As July comes to an end and August looms, it has arrived: the complete list of movies and television shows arriving on Netflix next month. But since picking something to watch can be a painful and agonizing process, we’ve done the heavy lifting for you. Here are the must-see movies from everything coming to Netflix within the next thirty days.
The Fast and the Furious and The Fast and the Furious: Tokyo Drift
Everyone seems to agree that the Fast and Furious series really became something special with Fast Five, which transformed a loose series about street racing and related crimes into a globetrotting adventure story full of outrageous characters and preposterous action. However, to truly appreciate and study how far this series has come, the early films are required viewing. The original 2001 film, The Fast and the Furious, is a rough watch these days. It hasn’t aged well and Paul Walker and Vin Diesel aren’t comfortable screen presences quite yet. Still, it’s a bizarre artifact and the exception that proves the rule about movie franchises getting worse with age.
And then there’s The Fast and the Furious: Tokyo Drift, which began as a completely disconnected sequel to the first two movies and now acts as a vital turning point for the series thanks to some wacky timeline restructuring. More importantly, it marks Justin Lin‘s first time in the director’s chair for one of these movies and it’s actually the first entry in the series to be legitimately and honestly good.
Final Destination 3
It may not be on the same bonkers level as Final Destination 2, but Final Destination 3 is one of the stronger entries in this very silly series. As you’d expect (and let’s face it, hope), the film is built entirely around finding grisly ways to off the cast members one by one through absurd scenarios that don’t even bother asking for your suspension of disbelief. There’s a natural comedic rhythm to the best of these films: a meticulous and agonizing set-up filled with misdirection and distractions suddenly turns around with drops a gooey punchline covered in viscera right in your lap. Pour yourself a strong drink and enjoy the perfectly modulated carnage.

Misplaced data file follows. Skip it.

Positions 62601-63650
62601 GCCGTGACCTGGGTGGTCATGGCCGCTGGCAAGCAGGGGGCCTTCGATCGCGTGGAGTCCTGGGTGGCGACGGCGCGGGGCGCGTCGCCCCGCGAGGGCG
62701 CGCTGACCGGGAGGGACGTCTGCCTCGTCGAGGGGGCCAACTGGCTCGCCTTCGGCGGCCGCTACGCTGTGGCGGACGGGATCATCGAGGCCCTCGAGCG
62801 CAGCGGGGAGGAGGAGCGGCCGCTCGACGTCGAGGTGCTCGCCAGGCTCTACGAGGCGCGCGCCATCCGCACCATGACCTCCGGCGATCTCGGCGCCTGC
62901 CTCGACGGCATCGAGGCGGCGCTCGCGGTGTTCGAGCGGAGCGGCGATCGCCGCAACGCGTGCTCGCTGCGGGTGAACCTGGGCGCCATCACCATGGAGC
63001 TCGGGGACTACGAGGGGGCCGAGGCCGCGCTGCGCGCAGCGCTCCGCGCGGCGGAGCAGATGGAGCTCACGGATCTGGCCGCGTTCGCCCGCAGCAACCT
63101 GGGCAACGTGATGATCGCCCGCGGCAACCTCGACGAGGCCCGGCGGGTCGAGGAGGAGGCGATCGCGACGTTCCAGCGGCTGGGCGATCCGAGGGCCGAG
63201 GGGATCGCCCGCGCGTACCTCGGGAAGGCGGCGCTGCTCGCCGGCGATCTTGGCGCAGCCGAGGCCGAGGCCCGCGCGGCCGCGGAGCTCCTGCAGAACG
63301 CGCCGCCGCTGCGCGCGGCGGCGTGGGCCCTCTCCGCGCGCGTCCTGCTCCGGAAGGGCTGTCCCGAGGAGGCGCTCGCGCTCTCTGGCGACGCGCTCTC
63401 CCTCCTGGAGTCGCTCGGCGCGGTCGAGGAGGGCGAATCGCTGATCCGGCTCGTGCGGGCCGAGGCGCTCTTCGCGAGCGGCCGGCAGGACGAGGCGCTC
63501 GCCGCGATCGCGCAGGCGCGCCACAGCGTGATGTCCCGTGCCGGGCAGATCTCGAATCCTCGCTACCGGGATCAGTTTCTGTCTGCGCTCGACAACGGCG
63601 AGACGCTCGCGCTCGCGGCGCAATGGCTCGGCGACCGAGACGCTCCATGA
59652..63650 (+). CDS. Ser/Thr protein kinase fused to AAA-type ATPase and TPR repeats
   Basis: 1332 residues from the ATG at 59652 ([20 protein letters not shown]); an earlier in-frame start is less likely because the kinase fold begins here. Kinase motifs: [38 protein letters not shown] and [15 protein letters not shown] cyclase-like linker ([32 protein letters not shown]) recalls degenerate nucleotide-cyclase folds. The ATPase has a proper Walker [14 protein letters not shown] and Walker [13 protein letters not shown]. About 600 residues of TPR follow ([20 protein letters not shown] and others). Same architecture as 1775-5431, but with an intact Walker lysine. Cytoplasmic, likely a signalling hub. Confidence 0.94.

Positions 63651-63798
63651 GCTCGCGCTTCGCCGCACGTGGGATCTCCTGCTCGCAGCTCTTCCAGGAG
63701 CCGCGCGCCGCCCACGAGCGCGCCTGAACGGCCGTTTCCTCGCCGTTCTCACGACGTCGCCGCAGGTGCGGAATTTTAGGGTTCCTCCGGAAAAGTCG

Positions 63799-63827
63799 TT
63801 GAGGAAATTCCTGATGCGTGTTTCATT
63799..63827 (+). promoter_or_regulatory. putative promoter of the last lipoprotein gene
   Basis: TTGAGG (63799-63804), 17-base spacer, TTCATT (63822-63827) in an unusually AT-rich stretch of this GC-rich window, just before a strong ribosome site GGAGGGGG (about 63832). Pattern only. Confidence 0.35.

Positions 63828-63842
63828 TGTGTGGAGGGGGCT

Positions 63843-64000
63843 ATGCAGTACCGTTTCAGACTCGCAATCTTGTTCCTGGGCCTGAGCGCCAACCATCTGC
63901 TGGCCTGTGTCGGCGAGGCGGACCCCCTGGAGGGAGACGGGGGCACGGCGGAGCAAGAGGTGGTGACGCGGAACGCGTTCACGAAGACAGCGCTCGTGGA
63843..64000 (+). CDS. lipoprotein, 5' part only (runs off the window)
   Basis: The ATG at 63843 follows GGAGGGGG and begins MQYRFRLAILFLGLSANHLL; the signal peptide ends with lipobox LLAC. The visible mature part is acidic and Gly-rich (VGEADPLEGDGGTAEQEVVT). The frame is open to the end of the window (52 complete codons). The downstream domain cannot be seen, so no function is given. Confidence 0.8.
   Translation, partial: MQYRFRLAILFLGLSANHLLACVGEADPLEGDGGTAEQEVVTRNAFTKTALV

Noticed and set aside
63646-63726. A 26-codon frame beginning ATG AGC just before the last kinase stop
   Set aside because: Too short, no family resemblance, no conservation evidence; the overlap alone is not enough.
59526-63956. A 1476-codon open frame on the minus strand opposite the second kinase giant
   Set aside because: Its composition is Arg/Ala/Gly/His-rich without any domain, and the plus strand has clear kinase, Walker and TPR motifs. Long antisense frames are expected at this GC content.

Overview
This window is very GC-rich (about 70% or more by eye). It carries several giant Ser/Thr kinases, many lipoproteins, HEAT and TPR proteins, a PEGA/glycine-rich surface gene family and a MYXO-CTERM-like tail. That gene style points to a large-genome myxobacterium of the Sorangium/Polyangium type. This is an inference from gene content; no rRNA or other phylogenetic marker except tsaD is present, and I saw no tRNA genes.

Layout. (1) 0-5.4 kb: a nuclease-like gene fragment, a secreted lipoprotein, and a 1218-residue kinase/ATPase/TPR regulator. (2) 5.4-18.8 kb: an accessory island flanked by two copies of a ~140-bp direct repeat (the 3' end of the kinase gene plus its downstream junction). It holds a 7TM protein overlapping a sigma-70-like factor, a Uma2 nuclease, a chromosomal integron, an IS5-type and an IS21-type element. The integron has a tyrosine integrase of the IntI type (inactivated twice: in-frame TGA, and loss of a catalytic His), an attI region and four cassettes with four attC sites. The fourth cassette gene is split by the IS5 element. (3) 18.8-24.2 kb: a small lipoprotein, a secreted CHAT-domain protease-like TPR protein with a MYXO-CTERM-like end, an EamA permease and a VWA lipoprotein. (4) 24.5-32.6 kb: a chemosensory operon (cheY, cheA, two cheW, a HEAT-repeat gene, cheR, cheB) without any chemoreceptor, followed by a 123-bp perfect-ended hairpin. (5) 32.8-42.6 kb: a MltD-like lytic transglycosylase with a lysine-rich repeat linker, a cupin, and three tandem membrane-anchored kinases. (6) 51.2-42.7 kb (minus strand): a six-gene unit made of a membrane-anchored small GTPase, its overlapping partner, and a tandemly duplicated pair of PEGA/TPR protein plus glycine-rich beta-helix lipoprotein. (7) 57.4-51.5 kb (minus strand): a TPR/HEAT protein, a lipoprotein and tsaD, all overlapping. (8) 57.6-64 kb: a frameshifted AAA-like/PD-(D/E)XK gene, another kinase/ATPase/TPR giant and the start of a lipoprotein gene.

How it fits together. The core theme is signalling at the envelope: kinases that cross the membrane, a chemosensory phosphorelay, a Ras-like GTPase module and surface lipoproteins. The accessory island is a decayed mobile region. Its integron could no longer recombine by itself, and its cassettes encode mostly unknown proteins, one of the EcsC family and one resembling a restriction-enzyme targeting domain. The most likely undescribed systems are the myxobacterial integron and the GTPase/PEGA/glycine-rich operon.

No Country For Old Men
One of several films from Joel and Ethan Coen that can be described as a masterpiece, No Country For Old Men is a bleak, terrifying, and occasionally blackly funny odyssey into nihilism and consequence and fate and random chance. It begins as one of the best thrillers of the ’00s and concludes as a maddening, thoughtful rumination on violence and a changing world. That ending, which can feel so frustrating upon first viewing, is one of the all-time great cinematic denouements and a perfect ending for a movie that refuses to offer easy answers or small comforts. Javier Bardem‘s Oscar-winning performance is as good as you remember, but it’s Josh Brolin, as the hapless hero thrown into a living hell because of a moment of mercy, who is quietly magnificent.
If you still have a single warm or pure thought left in your body after watching No Country For Old Men, John Hillcoat‘s The Road will stamp out the ashes. Like that film, this is an adaption of an acclaimed Cormac McCarthy novel and unlike that film, there is nothing thrilling or even remotely humorous about anything that transpires here. The setting is the post-apocalypse. The characters are an unnamed man and his son. There is no story, just a serious of violent and miserable episodes. There is no supporting cast, just a serious of increasingly unsettling encounters with other wanderers. Hillcoat sticks true to McCarthy’s text and the result is one of the bleakest movies ever made. It’s a tough watch. You may hate it. But oh boy, it sure is something.
If this movie was made today, it would probably be terrible. You have Tim Burton directing a quirky re-imagining of a classic story and it stars Johnny Depp, who is putting on a funny voice and indulging in all manner of quirks. That sounds like an Alice in Wonderland-esque recipe for disaster, but Sleepy Hollow comes from an age where these two working together wasn’t quite so old hat. This violent and odd riff on the tale of the Headless Horseman is stylish and moody, a hugely entertaining gothic horror tale that’s surprisingly earnest in its storytelling. If not for all of the gore, this could be a Hammer horror movie from the ’60s.